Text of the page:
New Orleans Artist Simon's Passion for the City is Palette-able
Born in the seaside resort town of Cannes, France in 1951, Simon Hardeveld—widely known throughout New Orleans simply as Simon—has literally made his eye-catching mark on New Orleans.
Oui Speak French
Beginning a career as a chef in the classic French tradition, Simon (pronounced See-moan) came to America at age 37, after a divorce. "I got divorced on Tuesday and I was in New York by Saturday. I was married for five years and it should've ended two years earlier, but we had a business." He was a chef in Florida in 1981 where he met then-manager, now-wife, Maria, originally from Mid-City. The couple came to visit Maria's family and experience Mardi Gras in 1994 and it was love at first sight—he effectively "never left."
He found work at Bush Antiques in Metairie, repairing furniture, painting signs in his downtime out of scrap wood to promote food he cooked at Johnny's Bar and Grill. To his surprise, the beer-drinking customers wanted to buy his signs, not the food.
Without any formal art training, Simon unceremoniously ended his culinary career to create his profitably popular signs full time. Maria supported his career change "because the money was good." His first studio was on Constantinople Street by Prytania Street, until they moved to the corner of Jackson and Magazine Streets, where their art and antique businesses adjoin. "We compliment each other, but the antiques is not me."
The first painting he sold was Blue Lady I for Ellen Bush, now displayed in this courtyard gallery. "She just gave it back to me because she is moving out of town and wanted me to have it." In 2010, WGNO commissioned his work to dress their News With a Twist studio, and is still the colorful backdrop on New Orleans Music Playlist. The TV exposure soon had customers clamoring for his art ever since. The onset of social media has only intensified the demand. "I need to go slow with Instagram posts because when a new painting goes up, it gets sold in five minutes. It's unbelievable."
Now 73, he painstakingly paints by hand signs averaging around $400 each, based on size and, sometimes, word count. "I've sold over 15,000 paintings here, around 1,000 per year," Simon says. "They sell as quickly as I paint them. I can't keep up. There's no time. Especially tourists—I tell them, 'Keep it simple; not too long.'" To assist in the workload, he relies on "Liz, who has helped me now for eight years. She is from Georgia, but married to a French guy who lives here."
Be Nice or Leave
Like any successful artist, Simon is not without critics and detractors. Although some think his work is evocative of French artist Benjamin Vautier—similarly known simply as "Ben"—whose work is as prevalent throughout the city of Nice, France as Simon's is throughout New Orleans.
"I've never been back to France," he says, unaware of Ben's work, "but it's not the first time I've heard that."
But similarities in Simon's artistic sensibilities are also seen compared to Bywater artist Robert "Dr. Bob" Shaffer who also fashioned a career by creating hand painted call-to-action art from reclaimed material. Dr. Bob's has claimed copyright infringement over Be Nice or Leave signs, saying he originated the intellectual property, forging an ongoing 25-year rivalry with the Uptown artist.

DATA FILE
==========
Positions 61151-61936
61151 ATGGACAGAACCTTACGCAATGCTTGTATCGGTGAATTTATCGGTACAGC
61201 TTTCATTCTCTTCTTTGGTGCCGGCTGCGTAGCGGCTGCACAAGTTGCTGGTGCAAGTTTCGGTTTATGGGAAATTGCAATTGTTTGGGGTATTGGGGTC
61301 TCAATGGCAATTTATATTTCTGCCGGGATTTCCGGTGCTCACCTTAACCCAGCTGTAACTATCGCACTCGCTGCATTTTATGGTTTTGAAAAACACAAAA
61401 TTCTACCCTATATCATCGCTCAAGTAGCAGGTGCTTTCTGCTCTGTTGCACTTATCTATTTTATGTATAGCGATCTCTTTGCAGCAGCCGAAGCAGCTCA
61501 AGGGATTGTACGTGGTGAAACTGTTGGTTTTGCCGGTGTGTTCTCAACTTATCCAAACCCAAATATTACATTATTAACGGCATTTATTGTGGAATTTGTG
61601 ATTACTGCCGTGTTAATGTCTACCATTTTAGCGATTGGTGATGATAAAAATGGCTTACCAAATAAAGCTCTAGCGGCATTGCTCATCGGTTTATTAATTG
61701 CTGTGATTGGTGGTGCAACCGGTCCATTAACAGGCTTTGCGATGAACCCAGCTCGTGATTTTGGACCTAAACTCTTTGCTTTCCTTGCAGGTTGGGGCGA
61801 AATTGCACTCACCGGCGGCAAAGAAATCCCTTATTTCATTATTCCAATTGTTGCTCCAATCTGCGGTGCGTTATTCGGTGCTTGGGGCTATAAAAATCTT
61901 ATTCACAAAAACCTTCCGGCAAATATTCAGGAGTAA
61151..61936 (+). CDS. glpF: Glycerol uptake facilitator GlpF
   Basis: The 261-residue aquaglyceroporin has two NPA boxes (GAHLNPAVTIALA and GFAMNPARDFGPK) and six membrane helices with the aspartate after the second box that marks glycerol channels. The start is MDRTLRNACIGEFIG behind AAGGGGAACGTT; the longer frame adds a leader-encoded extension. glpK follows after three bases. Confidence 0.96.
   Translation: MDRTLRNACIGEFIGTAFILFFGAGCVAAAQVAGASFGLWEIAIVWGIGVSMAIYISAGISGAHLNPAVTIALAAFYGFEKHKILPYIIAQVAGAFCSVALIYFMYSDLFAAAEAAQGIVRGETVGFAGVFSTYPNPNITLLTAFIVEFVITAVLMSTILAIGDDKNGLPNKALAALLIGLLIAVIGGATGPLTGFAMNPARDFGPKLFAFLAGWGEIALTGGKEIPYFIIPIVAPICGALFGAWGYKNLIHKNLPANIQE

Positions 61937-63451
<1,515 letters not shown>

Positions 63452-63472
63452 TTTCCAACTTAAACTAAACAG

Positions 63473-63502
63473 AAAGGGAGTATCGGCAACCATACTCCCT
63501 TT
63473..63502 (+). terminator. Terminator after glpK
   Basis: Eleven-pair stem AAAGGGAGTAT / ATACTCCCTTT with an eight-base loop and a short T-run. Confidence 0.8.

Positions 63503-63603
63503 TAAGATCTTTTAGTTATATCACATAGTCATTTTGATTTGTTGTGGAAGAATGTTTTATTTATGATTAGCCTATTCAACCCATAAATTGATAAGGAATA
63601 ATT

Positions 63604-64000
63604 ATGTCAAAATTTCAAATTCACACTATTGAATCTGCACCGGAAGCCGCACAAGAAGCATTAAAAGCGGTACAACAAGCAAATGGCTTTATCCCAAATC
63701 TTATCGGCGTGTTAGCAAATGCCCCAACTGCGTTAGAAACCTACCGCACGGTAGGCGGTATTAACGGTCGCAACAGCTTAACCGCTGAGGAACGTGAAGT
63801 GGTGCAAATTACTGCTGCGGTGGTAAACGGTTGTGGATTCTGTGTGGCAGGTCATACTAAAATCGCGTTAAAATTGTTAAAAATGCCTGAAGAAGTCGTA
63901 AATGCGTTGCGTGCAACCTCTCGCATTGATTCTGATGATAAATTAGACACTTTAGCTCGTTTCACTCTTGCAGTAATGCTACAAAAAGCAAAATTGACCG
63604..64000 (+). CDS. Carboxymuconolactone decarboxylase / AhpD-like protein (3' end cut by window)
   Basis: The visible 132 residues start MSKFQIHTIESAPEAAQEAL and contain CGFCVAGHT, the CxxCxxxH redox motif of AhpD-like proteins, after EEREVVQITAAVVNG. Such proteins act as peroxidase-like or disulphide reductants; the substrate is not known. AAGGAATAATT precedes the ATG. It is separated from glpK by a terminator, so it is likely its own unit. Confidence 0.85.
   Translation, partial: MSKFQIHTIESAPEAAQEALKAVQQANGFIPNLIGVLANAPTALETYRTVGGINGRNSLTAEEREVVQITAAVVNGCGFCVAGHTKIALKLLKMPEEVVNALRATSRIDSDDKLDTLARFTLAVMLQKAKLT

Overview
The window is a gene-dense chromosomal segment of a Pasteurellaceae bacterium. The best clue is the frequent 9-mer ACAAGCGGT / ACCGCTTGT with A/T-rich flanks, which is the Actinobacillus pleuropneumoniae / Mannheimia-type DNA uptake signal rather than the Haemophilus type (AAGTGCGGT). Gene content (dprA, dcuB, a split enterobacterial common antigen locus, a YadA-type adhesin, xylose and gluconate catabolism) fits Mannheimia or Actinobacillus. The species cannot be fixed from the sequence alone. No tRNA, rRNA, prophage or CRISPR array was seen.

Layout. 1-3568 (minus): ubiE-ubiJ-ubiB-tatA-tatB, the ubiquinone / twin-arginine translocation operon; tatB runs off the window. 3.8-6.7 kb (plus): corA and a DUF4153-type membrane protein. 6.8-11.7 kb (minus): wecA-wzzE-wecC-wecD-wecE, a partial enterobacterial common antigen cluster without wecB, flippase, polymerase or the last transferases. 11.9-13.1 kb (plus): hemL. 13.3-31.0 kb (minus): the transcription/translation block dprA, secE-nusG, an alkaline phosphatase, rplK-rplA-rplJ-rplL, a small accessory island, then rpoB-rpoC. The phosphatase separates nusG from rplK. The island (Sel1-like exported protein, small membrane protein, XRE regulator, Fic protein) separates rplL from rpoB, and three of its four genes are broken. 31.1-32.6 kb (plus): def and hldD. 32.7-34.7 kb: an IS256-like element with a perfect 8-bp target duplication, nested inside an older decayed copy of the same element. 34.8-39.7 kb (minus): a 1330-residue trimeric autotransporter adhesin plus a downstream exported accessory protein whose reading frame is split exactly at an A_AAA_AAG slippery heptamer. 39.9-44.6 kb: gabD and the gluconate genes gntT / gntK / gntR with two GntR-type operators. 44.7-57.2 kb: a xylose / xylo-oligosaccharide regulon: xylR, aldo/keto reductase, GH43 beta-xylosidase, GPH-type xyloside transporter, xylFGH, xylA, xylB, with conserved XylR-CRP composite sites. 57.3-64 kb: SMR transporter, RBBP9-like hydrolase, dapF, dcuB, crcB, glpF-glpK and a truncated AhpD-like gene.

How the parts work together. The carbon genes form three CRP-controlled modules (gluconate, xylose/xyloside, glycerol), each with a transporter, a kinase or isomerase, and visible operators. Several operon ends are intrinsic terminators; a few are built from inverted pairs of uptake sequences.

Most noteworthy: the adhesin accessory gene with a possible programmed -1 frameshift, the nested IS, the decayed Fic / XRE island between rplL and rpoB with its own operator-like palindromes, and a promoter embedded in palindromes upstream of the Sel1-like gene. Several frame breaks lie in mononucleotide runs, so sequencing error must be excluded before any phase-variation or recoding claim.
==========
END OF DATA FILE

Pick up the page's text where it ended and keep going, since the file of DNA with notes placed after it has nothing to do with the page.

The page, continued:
"Bob understands that he can't copyright a saying like 'Be Nice or Leave,'" Dr. Bob's assistant admitted to WGNO in 2016 in response to the rivalry. "But he resents the fact that Simon recreated his art."
Simon has never staked a claim for rights to the phrases he paints, instead asserting his creative license and American right of free speech, "You can say what you want. It's not copyrighted—I don't stop."
Do you Know What It Means To Miss New Orleans
But the love he has and receives in his adopted city is his muse and continues to inspire Simon. "I like to see my art on the walls of New Orleans. I go to Joey K's to eat. They've had my paintings for over 10 years." But the appreciation from his generational customers means even more. "There is a family that graduated from Tulane and have paintings for graduation presents and then more when they got married. Now they have kids at Tulane, and they come for their graduation."
Simon's most popular pieces swap, edging each other out. "The one that sells the most is sometimes Laissez Les Bon Temps Rouler," he says. In spring and summer, it's "Do You know What it Means To Miss New Orleans—popular for graduation presents." Ironically, Simon never leaves the Crescent City.
"I never leave," he says. "Everything you need is on Magazine Street—except my paint, since Ace Hardware closed. I only paint with enamel gloss, oil-base paints, so I bought a lot before they went out of business."
Friends Don't Let Friends Leave New Orleans
His passion for Louisiana is evident in his paintings. "I love my alligator with tits [like a cow]," he proudly says, rustling out his favorite piece to show. "Most people don't see them, and I don't say anything. It's fun that they don't notice."
But he is also humble about his work. "It's not great art, but it's good, and it makes people smile," he says. "They often put it in their kitchen, and it's the best place because they gather, pour a glass of wine, and talk about it." When art students look to him for advice, he is adamant, "Don't stop—if you like it, do it. Some students are good, but it's about progress. You don't know what you can do until you build on what you do and get better."
And Simon has no intention of stopping. "I know I'm never going to leave."